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Novel Miniature Nanocrystals Can Be Engineered to Capture Carbon Dioxide Molecules

University of Oregon (UO) chemist Carl Brozek’s lab has managed to create an adaptable kind of tiny porous material termed a metal-organic framework (MOF) into nanocrystals — a form that is much simpler to use outside the lab.

Novel Miniature Nanocrystals Can Be Engineered to Capture Carbon Dioxide Molecules.

Image Credit: University of Oregon.

Nanoparticles such as these have a variety of possible applications, from surface coatings that can trap electric charge, to filters that eliminate pollutants from air or water.

The nanocrystals are the tiniest and steadiest MOFs created thus far, said Brozek. Moreover, they have a range of fascinating properties — particularly, they can conduct electricity, and they act differently subject to the exact size of the particle.

It really feels like we’ve cracked into something new.

Carl Brozek, Study Lead and Chemist, University of Oregon

He and his team, led by graduate student Checkers Marshall, published their research article in the November 24th pre-print issue posted to the research site ChemRxiv.

MOFs can be defined as sponge-like materials composed of metal ions, such as zinc or iron, connected together with tiny carbon-based molecules. Similar to a holey chunk of Swiss cheese, MOFs have crevices and pockets that give them a very high surface area.

This renders them beneficial for applications that require capturing precise molecules, such as carbon dioxide from the air or lead in drinking water because there is plenty of space for those target molecules to stick on.

Furthermore, forming them in nano-sized would be very practical for scaling up and using in the industry because the tiny particles could be suspended in a solution and then, like paint, used to uniformly coat a surface.

But the manufacture of MOFs as nanoparticles has been a constant challenge, Brozek said.

Therefore, his lab formulated a workaround. “As the MOF tries to grow, we trick it,” he said.

MOFs develop via a string of chemical reactions that combine metal ions with linker molecules. Brozek’s team incorporated a third ingredient: molecules that imitate the linkers, but that can only stick to something on one end. Similar to edge pieces on a jigsaw puzzle, they behave like dead-ends for the growing MOF, ensuring it remains small.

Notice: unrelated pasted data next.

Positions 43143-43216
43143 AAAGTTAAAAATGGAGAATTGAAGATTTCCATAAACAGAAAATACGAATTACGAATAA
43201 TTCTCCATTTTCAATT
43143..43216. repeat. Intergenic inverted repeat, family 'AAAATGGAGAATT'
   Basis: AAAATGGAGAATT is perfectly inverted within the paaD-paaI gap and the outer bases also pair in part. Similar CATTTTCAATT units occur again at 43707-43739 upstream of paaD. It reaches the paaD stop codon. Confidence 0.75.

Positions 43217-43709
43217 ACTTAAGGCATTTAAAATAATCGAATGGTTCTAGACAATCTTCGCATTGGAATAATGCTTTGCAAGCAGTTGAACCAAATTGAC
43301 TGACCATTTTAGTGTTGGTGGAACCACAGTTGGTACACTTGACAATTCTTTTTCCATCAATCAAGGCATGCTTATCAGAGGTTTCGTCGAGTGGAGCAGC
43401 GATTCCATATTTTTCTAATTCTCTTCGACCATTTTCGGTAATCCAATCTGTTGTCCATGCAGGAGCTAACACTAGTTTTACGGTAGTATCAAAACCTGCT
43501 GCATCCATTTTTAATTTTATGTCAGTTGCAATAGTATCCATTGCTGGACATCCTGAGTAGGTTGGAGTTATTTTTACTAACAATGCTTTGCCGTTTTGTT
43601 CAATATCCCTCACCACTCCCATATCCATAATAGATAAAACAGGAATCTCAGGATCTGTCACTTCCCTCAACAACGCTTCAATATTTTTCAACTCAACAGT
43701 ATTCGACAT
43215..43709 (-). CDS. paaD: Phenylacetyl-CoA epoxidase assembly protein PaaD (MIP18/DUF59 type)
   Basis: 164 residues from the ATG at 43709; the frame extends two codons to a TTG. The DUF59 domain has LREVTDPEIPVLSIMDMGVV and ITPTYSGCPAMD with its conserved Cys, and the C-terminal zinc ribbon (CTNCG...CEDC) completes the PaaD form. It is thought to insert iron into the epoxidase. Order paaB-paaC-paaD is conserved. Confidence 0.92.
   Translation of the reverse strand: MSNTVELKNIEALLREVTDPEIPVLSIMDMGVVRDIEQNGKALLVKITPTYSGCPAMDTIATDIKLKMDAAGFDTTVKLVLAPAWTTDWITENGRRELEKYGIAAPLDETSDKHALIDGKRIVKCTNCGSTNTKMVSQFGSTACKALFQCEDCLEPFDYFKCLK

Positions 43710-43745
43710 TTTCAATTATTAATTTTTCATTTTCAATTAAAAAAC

One of the really exciting things about our paper is, not only did we make this particular MOF as a nanocrystal, it’s also one of the smallest MOFs that’s ever been made.

Carl Brozek, Study Lead and Chemist, University of Oregon

These nanoparticles, composed of iron triazolate, are versatile: they act differently at various sizes and even at various temperatures. That makes way for a range of opportunities, Brozek said — researchers could “tune” the materials to act a specific way, by modifying the temperature of the environment or the size of the nanoparticles.

They could use an analogous method to engineer other MOF nanocrystals with diverse combinations of metal ions and linker molecules.

“The work is pretty fundamental right now,” Marshall said. “I think the most important things are that we're capable of synthesizing these nanoparticles and they show size-dependent properties that haven't been observed before. These two developments will help adapt how we apply MOFs in existing devices as well as harness their size-dependence in future technologies.”

Brozek and his team are already looking for probable applications, both for iron triazolate nanoparticles and other variations.

“Now that we can make a film out of these materials, there’s a real possibility that we’d be able to make membranes that are useful in the real world,” Brozek said.

For instance, MOF nanoparticles coating a surface could stick to carbon dioxide molecules that would otherwise be emitted into the air. Or the particles could be designed to adhere to pollutants in water.

This is just one MOF. It’s going to take lots of labs to explore this whole new field of science.

Carl Brozek, Study Lead and Chemist, University of Oregon

Journal Reference:

Marshall, C., et al. (2021) Size-Dependent Properties of Solution-Processable Conductive MOF Nanocrystals. ChemRxiv.


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